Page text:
4. Angela Merkel, Germany
Despite a background in science, Angela Merkel, 62, has spent much of her life in politics. In 1990 she joined the Christian Democratic Union of Germany and became a member of the country’s federal parliament. After holding various ministerial positions in different departments at the federal level, she became chairwoman of the CDU. In 2005, she was elected Germany’s first female chancellor.
Throughout her time as chancellor, Merkel has dealt with economic perils facing Germany and the EU, as well as foreign policy issues, including the refugee crisis. Nevertheless, she late last year that she will be running again in this year’s election.
Merkel’s decision in 2015 to allow seeking asylum into the country was controversial, and helped pave the way for gains to be made by the right-wing populist party, Alternative for Germany. Led by former businesswoman Frauke Petry, the AfD would go on to win numerous state elections. Tensions in the country rose following the in December.
Despite this, recent opinion polls still show a majority of voters in favour of Merkel. She also appears to have international support. As reported in an by the Wall Street Journal, Western journalists and politicians continue to view Merkel as “a stabilizing force for liberal democratic values.”
The fate of the country’s open-door migrant policy is not yet clear, though Merkel has already . What the chancellor decides to make of the policy going forward could dictate whether or not she will win this year’s election, scheduled to take place before October 22. Were Merkel to be re-elected, the world would likely see stronger ties being developed between Germany and the West, particularly the U.S.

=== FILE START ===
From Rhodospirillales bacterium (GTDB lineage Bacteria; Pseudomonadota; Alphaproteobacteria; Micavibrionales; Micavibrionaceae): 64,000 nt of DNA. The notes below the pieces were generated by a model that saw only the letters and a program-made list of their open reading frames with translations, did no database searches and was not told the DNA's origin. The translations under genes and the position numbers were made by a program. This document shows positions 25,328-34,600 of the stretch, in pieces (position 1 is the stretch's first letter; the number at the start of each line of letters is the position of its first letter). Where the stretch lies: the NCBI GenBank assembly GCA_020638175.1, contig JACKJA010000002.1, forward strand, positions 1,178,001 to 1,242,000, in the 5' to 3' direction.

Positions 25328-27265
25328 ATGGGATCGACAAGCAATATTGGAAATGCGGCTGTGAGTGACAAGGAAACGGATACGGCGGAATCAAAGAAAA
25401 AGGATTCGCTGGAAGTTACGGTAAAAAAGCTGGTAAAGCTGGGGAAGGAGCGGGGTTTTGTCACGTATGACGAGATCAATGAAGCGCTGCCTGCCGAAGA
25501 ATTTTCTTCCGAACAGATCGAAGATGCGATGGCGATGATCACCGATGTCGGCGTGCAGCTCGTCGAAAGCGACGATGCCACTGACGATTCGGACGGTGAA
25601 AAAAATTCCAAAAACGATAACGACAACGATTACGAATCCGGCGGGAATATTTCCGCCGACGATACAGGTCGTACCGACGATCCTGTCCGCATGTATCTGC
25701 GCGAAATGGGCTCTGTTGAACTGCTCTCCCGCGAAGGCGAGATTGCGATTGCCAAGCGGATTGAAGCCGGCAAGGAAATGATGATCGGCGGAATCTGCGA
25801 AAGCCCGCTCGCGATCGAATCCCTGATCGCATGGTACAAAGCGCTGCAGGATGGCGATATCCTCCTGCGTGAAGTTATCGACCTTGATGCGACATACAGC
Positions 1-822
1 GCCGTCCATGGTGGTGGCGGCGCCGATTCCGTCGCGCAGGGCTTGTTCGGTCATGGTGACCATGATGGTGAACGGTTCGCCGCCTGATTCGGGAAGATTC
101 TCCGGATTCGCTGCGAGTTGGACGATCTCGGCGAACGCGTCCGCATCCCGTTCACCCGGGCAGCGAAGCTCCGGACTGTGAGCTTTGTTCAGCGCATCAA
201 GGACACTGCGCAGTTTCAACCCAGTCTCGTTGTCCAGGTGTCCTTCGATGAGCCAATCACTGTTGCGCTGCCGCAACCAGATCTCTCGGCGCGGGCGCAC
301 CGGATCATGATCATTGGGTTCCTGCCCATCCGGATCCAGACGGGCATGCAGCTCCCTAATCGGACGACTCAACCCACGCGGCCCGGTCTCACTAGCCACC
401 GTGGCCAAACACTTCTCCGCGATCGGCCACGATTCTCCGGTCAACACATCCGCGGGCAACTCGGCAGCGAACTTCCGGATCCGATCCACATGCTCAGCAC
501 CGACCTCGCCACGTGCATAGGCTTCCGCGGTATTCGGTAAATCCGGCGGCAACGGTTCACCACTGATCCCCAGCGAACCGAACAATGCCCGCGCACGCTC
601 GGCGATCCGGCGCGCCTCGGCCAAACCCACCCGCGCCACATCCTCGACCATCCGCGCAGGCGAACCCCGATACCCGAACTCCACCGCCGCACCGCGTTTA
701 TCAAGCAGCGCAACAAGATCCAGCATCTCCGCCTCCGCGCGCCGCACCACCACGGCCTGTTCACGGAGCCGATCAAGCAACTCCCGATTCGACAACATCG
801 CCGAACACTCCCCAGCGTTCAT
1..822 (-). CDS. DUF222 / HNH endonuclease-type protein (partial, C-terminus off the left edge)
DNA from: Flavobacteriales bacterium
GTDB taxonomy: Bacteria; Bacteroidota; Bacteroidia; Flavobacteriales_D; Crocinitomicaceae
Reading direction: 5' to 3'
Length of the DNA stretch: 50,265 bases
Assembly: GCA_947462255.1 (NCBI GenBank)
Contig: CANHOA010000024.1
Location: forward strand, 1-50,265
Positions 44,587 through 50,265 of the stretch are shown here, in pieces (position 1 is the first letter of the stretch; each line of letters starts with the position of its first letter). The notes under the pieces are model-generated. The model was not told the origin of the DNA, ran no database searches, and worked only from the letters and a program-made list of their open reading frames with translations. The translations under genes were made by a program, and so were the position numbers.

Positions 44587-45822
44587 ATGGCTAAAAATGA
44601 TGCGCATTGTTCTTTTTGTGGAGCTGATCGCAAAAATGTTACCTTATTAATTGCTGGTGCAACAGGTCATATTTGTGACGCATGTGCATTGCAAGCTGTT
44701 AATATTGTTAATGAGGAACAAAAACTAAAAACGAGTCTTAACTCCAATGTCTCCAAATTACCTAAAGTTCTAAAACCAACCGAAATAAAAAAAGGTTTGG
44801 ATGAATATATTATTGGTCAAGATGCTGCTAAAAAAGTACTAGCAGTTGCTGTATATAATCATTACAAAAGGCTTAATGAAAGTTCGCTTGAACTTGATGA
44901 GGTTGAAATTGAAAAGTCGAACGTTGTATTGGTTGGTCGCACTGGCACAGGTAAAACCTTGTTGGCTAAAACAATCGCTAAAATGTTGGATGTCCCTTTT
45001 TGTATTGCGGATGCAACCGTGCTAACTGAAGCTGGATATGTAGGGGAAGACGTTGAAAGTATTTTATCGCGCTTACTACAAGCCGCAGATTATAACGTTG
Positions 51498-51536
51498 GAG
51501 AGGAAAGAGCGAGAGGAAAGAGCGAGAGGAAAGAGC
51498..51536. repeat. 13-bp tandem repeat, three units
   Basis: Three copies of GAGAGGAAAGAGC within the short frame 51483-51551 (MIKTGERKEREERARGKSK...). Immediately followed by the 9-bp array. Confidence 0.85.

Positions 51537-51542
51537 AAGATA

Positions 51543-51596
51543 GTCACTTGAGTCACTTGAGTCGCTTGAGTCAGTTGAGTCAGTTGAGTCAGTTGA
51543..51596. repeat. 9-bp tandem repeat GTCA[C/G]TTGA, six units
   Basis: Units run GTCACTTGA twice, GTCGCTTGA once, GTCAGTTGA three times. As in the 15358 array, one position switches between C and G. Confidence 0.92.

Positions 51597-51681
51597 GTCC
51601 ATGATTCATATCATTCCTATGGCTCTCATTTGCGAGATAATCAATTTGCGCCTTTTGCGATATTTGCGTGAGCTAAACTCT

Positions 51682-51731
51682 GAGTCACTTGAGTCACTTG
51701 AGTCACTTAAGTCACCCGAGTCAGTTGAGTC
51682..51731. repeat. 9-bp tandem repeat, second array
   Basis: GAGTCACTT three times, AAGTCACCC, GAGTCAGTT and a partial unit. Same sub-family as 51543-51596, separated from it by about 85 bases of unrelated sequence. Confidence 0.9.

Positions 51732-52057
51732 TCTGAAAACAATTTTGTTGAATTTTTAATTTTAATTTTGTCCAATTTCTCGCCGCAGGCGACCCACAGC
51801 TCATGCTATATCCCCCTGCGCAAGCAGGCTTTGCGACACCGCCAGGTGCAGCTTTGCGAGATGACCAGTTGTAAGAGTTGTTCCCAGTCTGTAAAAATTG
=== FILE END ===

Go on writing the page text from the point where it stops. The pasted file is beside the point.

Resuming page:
5. Moon Jae-in, South Korea
Born in 1953, Moon Jae-in, 63, grew up in the South Korean city of Busan. In 1972, shortly after being accepted into law school, he was arrested for protesting against the dictatorship of the father of South Korea’s current (and suspended) president, Park Geun-hye.
Following a career in human rights law, Moon ran against Park in the 2012 elections, losing by a margin of 3.6 per cent. The liberal politician then went on to become chairman of South Korea’s Minjoo or Democratic Party in 2015. After stepping down last year, he still remains affiliated with the party.
In December, South Korea’s parliament voted to impeach Park, resulting in a shift of executive responsibilities to the country’s prime minister, Hwang Kyo-ahn. Now it is a matter of waiting for judges to decide if the vote is legitimate and whether the situation calls for impeachment. If this is the case, Park will have to step down, and an election must take place within 60 days.
According to his platform, Moon hopes to reduce unemployment and debt rates, and may reverse the country’s to set up an American missile defence system inside its borders. The election will take place no later than December 20.